Tourists leave unsupervised children feeding elk at Yellowstone National Park

Cow elk and calves in field beside river
(Image credit: Getty)

A group of unaccompanied children have been seen at Yellowstone National Park trying to feed cow elk and their calves handfuls of grass. Elk are usually docile and prefer to avoid close encounters with humans, but cows can be aggressive if their calves are threatened, so getting between them can be very dangerous.

In 2018, two people were hospitalized after being attacked by a particularly protective cow at Yellowstone.

"The elk reportedly reared up and kicked [the victim] multiple times with its front legs, hitting her head, torso, and back," the National Park Service (NPS) said in a statement after one of the attacks.

A video of the children trying to feed the elk was shared via Instagram account TouronsOfYellowstone, which calls out examples of bad behavior at US National Parks. Other incidents in recent months have included park visitors chasing bears, petting bison, and walking barefoot on Grand Prismatic.

Elk can give a nasty bite if visitors attempt to hand-feed them. In 2021, a young boy received a nasty bite while trying to feed the animals at Rocky Mountain National Park.

Feeding wild animals can also lead to habituation, where an animal loses its natural wariness of humans. Habituated animals are much more likely to come into contact with people, which can be dangerous for all involved. Animals that lash out at people are likely to be euthanized for public safety.

Elk safety

The NPS warns people visiting Yellowstone to stay at least 25 yards (23 meters) away from elk and bison, and 100 yards (91 meters) from carnivores like wolves and bears. The best way to watch wildlife is from within the safety of your car, or with a pair of binoculars (see our guide to the best binoculars for our top recommendations).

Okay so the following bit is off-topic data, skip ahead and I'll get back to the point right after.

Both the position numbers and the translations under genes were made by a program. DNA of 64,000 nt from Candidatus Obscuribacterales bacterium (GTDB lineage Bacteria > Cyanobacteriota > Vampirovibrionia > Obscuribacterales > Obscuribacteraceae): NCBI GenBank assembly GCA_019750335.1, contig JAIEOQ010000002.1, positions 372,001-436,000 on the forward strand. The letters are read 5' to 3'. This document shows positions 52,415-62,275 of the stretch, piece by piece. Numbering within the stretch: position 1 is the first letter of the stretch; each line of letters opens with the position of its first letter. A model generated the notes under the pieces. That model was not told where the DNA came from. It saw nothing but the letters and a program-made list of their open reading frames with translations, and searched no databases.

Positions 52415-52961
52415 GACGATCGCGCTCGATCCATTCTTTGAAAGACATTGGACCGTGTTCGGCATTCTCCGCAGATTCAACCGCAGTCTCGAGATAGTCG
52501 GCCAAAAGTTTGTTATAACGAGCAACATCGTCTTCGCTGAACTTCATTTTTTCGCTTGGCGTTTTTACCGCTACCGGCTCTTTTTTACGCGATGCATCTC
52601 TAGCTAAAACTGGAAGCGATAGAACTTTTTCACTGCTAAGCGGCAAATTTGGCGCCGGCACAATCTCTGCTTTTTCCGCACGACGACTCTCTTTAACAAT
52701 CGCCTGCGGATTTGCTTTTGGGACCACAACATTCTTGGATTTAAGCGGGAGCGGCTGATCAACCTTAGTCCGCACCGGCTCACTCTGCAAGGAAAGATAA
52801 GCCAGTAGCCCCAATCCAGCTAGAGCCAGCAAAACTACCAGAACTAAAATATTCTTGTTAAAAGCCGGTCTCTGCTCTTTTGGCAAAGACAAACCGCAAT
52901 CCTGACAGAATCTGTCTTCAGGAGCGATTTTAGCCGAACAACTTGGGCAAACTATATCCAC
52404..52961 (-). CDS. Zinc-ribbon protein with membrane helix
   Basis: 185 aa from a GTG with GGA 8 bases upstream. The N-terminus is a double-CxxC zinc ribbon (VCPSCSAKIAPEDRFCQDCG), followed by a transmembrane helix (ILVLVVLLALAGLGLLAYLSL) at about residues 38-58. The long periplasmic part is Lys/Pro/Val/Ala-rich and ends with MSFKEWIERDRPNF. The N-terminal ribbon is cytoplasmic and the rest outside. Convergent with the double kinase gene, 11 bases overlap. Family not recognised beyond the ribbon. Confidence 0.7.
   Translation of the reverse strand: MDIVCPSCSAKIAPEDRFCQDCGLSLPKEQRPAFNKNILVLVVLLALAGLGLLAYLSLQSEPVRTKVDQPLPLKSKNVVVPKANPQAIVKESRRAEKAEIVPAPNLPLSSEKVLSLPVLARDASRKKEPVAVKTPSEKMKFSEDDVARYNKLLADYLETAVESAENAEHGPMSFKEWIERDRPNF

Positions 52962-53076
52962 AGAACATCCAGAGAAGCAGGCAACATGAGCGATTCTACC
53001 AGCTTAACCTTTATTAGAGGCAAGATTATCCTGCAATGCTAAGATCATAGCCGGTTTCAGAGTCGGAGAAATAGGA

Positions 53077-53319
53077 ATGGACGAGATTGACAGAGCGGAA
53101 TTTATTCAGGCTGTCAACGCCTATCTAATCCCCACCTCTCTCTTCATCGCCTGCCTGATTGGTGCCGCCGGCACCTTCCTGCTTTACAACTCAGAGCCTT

"Cow elk are especially fierce and protective around their calves in the spring," Park Ranger advise hikers. "Around Mammoth Hot Springs, they often hide calves near cars or buildings. Be cautious when exiting buildings or approaching blind corners. In the fall, bull elk battle for access to cows and challenge other males during the rut. They also charge cars and people who get too close."

If you're planning to visit a National Park in the coming weeks, take a look at our guide how to enjoy elk rutting season safely to find out how to get the most out of the experience. You might also be interested in our 6 wildlife photography tips from a pro, which is packed with advice to help you take better shots.

Cat Ellis

Cat is the editor of Advnture, She’s been a journalist for 15 years, and was fitness and wellbeing editor on TechRadar before joining the Advnture team in 2022. She’s a UK Athletics qualified run leader, and in her spare time enjoys nothing more than lacing up her shoes and hitting the roads and trails (the muddier, the better), usually wearing at least two sports watches.